In the 2019 Global Compliance Survey, Nasdaq gathered intelligence on the most pressing developments in surveillance and compliance, while also building on four previous years of rich data. The accrual of results from the five surveys provides a comprehensive profile of year-over-year trends dating back to 2015. Meanwhile, data collected in the 2019 survey provides insight into what compliance officers perceive as being the most current and pressing topics of the past and over the coming 12 to 24 months.
This year’s survey includes responses from 187 professionals and executives responsible for compliance solutions within their firm. In aggregate, these results provide a quantitative assessment of the status of compliance departments across the globe. Respondents were asked quantitative and qualitative questions about their compliance culture, key challenges, compliance spending and resources, trade surveillance, communications monitoring as well as know your customer (KYC) and anti-money laundering (AML) practices.
The comprehensive study of the past five years showcase findings that address topics such as:
- How are they structuring their teams and spending their budgets?
- Where are they leveraging specialized technology?
- What are their biggest regulatory concerns and top compliance drivers?
For example, the percentage of respondents who report that compliance’s core function is upholding and protecting the firm’s reputation was similar to last year: 63% in 2019 versus 67% in 2018. The key takeaway here is that firms understand they are putting the firm at risk by violating regulations Interestingly, this year’s survey shows that concerns over regulatory enforcement actions (i.e., avoiding regulatory fines) have increased significantly. Nearly one-quarter of respondents report that this is compliance’s most important function, representing a shift from previous years’ surveys and a statistically significant increase during the past two years. Back in 2017, firms were caught up in their preparations for specific regulatory mandates such as MiFID II, which went into effect in January 2018. Now that the grace period is over, regulatory scrutiny and enforcement actions are causing greater concern, and more compliance departments may feel compelled to respond proactively.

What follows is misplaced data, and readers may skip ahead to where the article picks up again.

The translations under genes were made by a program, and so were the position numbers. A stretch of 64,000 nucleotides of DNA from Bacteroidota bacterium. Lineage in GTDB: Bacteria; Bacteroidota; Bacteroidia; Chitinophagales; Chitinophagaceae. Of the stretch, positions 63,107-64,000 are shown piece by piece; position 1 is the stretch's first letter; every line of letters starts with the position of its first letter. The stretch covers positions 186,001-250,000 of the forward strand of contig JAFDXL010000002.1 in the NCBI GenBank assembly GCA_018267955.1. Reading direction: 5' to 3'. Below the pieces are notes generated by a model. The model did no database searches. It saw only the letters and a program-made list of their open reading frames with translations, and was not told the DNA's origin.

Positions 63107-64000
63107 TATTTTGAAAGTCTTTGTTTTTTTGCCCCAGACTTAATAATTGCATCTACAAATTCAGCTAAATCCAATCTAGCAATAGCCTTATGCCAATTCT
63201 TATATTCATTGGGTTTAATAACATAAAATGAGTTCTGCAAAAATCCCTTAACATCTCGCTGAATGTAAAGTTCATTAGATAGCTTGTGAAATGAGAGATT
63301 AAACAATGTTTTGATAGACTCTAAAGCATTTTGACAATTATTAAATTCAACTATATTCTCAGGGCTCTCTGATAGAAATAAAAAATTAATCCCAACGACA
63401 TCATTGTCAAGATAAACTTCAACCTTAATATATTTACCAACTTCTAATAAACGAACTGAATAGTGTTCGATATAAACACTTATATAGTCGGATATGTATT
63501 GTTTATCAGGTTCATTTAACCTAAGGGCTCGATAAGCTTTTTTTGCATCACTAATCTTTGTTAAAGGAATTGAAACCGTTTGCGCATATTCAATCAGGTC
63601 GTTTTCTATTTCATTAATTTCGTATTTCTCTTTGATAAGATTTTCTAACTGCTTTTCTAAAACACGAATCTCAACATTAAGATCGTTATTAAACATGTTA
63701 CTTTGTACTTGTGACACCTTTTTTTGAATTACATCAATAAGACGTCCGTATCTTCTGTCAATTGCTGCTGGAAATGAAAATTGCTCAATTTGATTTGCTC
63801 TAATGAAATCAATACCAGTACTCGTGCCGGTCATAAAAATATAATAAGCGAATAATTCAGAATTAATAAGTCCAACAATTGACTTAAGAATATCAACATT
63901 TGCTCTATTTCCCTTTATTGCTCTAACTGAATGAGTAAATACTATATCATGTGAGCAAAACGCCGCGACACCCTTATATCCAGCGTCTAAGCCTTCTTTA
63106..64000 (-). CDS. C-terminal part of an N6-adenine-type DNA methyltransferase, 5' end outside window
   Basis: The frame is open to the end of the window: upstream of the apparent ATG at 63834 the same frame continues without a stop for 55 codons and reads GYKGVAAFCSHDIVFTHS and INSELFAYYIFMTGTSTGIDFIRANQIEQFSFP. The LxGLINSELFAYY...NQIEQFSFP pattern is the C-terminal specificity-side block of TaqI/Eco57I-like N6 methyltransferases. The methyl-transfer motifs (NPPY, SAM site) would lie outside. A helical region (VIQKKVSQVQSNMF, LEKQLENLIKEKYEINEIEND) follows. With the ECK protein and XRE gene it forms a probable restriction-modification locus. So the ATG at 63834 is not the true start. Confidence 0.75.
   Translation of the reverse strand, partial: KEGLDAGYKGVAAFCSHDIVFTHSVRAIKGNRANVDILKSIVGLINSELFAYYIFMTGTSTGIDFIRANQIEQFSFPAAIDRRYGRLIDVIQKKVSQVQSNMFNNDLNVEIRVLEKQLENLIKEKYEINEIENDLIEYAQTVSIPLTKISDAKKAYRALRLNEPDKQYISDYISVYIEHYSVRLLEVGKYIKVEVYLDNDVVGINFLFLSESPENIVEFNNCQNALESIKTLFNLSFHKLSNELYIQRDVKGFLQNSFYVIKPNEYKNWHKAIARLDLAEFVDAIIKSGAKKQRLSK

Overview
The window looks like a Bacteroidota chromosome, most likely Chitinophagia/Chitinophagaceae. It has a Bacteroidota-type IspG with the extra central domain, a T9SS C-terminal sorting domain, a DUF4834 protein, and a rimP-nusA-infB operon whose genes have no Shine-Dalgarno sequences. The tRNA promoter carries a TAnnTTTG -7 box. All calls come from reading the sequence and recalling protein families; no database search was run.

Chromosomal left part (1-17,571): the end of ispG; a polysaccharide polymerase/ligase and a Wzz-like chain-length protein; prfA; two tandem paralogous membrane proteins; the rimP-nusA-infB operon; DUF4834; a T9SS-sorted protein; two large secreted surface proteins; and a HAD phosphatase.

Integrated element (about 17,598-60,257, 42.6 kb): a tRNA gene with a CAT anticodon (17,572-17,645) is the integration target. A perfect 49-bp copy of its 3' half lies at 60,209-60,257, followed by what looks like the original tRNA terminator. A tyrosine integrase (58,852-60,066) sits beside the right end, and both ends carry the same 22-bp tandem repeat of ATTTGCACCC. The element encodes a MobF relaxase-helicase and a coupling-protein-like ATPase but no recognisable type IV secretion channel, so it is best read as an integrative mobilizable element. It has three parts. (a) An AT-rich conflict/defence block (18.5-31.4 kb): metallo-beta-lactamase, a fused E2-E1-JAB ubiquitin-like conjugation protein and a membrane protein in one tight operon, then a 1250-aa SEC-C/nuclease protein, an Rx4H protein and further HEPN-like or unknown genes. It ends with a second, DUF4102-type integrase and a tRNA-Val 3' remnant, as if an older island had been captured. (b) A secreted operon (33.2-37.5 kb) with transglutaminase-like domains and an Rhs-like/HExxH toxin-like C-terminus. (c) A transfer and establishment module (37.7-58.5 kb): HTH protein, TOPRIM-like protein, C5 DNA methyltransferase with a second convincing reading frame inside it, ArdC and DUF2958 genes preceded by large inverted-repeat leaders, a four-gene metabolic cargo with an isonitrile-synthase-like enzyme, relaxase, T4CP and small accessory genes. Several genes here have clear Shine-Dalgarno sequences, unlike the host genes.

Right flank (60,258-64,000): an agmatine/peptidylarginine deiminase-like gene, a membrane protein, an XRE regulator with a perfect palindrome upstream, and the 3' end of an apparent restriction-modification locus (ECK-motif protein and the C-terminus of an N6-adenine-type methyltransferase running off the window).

The rise in the overall importance of concern over regulatory fine avoidance is driven by the sell side with
a similar shift on the corporate and retail bank side. Only 8% of respondents from market infrastructure entities
cite “avoid regulatory fines” as being most important. Similarly, just 13% respondents from the buy side cite
it. It makes sense that upholding the firm’s reputation is most important to buy side fiduciaries, especially because reputational damage often leads to fund withdrawals and potentially the demise of the company. Further, more than 60% of buy side respondents maintain that their investors include compliance practices in the due diligence process.
For more information, please contact Nasdaq for the full report.